The Disinterested Mind

Blank Space Between the Lines

When I emerge from a dream, there is a moment where the waking world and its cares are suspended, as if by a thread, and weighed against those of the dream. All at once, the contest tips in reality’s favour, and the sense of urgency, which just then was palpable, has altogether vanished. I am left only with a trace of the paradigm that consumed me throughout the night; a paradigm in which the strangest things were important, and the strangest things were true.

To have faith, I must believe that the things of my waking paradigm are both important and true. I must believe that this paradigm is equally shared among us. Yet I fear that my waking world may be as a dream world to others, and vice versa. I question whether faith involves ideas so foreign to some people, that they could not be expected to care for them.

I have noticed that many find the implications of God, or any higher truth, simply unimportant—yet not in the way that one is indifferent to parental warnings, but in the way that one is indifferent to dreams. The human mind can generate the most obtuse and bizarre priorities. Some live only to study physical curiosities with little concern for human affairs. No concept of morality can be demonstrated to a mind that has no interest in receiving it, even if this mind is a minority of one. All this reminds me of the subjective nature of the human paradigm; that some ideas are so esoteric and far off from us, at different times, that we might be said to have a “disinterested mind” with respect to them. This one observation is foremost among the difficulties that plague me: that it is possible to remain oblivious to the very idea God. I never felt that, if such a thing were true, I should be capable of living a life so thoroughly ignorant of it.

The truths that I refer to are not scientific truths. Even if we go through life completely unaware of the mechanical workings of the universe, we are still subject to them. No one has ever subverted natural law by ignoring it. Religious faith and moral beliefs are uniquely human conditions of the mind, and they are contingent upon the interpretation of experiences that may vary wildly from person to person, and in some people, lack altogether.

Faith has implications for relationships, morality, ethics, love, and human nature. While it claims to provide some answers about the physical world, it has only implications for the aforementioned things—and what of the people who drift through life with only a vague awareness of them? Consider an eccentric man, who spends all his days in isolation studying the most obscure mathematical patterns. Orthodox religion might regard him as someone who has rejected God. But it is difficult to imagine how he has rejected God, when his mind has not dealt in the things of God.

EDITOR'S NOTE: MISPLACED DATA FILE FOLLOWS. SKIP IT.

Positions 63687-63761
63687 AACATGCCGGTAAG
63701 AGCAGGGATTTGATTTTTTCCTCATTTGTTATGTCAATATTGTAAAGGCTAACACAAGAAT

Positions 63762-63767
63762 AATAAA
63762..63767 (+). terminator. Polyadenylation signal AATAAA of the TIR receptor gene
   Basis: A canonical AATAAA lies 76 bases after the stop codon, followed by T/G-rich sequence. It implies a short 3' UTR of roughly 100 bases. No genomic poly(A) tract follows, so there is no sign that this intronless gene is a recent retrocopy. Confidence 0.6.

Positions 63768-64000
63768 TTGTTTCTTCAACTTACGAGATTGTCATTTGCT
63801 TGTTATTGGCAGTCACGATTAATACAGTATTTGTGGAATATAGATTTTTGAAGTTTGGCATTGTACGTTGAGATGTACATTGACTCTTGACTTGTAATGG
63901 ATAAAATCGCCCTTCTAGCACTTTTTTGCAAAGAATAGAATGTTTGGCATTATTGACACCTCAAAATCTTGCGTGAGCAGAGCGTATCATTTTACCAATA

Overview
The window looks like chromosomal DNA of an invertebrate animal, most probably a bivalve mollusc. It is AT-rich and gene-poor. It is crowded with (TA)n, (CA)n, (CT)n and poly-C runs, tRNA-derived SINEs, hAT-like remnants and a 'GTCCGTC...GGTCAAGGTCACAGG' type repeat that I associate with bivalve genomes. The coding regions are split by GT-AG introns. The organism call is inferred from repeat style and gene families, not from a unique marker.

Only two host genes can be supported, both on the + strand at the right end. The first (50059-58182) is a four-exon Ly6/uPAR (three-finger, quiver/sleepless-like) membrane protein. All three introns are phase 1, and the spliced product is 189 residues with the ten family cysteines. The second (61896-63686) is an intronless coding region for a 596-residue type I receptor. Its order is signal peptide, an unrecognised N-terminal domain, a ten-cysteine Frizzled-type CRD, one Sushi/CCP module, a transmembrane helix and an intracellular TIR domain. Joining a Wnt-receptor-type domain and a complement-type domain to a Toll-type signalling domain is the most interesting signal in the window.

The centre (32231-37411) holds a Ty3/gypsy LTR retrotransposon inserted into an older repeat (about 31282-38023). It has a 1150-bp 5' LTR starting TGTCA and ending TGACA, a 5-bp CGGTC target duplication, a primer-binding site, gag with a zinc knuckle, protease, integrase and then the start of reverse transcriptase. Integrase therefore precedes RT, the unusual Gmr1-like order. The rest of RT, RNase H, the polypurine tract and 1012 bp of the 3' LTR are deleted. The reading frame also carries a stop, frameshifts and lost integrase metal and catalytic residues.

God interrupts perfunctory tasks in a way that no person, and no event, can. I am required to step into a different paradigm when I think about God, re-casting every detail of my life in a new light. It requires no such energy to get through a normal business day. For this reason, simply staring blankly at an object on my desk—with my mind bereft of higher thoughts—makes me wonder how any greater truth can exist than the truth that has implications for me in that moment. Materialists may say that this I am right to think this way, since they have decided that all truth is, in fact, manifest there.

My belief in God requires me to believe that there is a human experience that we are intended to have, and that our response to God has implications for this experience. But in real life we are so surprisingly unrestrained, and everything is so silent. The states of mind that give meaning to faith, and that faith gives meaning to, occur only at certain times and places. Furthermore, they occur differently for others than they do for me, and I am unable to discern by how much. At the very least, I am convinced of how my own life ought to be lived, and my own thoughts resolved. Although I may hold that God requires a commensurate response from others, as I write this I am more diffident than ever in specifying what that entails.